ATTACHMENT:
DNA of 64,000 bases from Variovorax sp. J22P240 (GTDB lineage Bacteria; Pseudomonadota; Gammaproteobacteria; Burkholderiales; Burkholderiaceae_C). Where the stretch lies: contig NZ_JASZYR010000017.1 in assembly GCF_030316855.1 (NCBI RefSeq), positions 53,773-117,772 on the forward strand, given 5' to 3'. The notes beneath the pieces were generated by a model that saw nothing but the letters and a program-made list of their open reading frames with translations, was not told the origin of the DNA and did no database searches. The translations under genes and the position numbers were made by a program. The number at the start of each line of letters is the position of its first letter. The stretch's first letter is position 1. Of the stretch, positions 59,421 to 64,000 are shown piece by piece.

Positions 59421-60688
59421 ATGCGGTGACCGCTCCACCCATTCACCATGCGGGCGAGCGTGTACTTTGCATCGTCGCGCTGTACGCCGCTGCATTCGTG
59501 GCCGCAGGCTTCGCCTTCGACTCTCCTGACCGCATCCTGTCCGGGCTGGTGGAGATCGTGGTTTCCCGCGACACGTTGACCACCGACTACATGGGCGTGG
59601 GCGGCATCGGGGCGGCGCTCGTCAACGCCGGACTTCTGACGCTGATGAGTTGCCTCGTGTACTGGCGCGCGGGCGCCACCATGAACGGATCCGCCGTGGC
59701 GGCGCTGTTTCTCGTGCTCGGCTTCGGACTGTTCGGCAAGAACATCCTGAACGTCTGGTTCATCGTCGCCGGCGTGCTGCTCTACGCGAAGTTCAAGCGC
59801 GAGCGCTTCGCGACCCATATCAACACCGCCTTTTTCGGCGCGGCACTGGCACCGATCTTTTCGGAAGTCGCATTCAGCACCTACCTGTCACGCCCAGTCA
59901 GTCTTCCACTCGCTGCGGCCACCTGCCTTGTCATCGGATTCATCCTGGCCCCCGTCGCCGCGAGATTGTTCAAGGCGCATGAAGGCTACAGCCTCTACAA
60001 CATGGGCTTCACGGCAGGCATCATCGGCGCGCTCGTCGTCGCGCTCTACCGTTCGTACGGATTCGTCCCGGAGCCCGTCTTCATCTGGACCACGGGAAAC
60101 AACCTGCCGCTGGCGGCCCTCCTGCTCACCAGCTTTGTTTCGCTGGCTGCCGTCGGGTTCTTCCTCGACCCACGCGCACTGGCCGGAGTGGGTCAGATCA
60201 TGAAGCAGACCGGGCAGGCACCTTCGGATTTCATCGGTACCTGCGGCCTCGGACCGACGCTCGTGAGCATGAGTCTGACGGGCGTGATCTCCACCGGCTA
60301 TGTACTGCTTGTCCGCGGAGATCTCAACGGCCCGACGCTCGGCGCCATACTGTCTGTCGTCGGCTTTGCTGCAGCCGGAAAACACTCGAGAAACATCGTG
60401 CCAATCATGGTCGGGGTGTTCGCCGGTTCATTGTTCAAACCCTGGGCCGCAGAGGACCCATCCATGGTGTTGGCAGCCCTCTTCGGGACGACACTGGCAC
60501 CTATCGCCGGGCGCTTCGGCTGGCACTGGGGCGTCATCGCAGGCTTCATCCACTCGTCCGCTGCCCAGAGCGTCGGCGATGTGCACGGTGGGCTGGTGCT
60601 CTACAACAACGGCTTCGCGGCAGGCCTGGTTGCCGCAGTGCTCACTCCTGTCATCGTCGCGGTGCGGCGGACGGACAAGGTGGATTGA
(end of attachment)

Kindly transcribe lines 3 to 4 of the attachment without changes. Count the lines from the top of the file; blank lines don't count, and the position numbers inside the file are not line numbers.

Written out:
59421 ATGCGGTGACCGCTCCACCCATTCACCATGCGGGCGAGCGTGTACTTTGCATCGTCGCGCTGTACGCCGCTGCATTCGTG
59501 GCCGCAGGCTTCGCCTTCGACTCTCCTGACCGCATCCTGTCCGGGCTGGTGGAGATCGTGGTTTCCCGCGACACGTTGACCACCGACTACATGGGCGTGG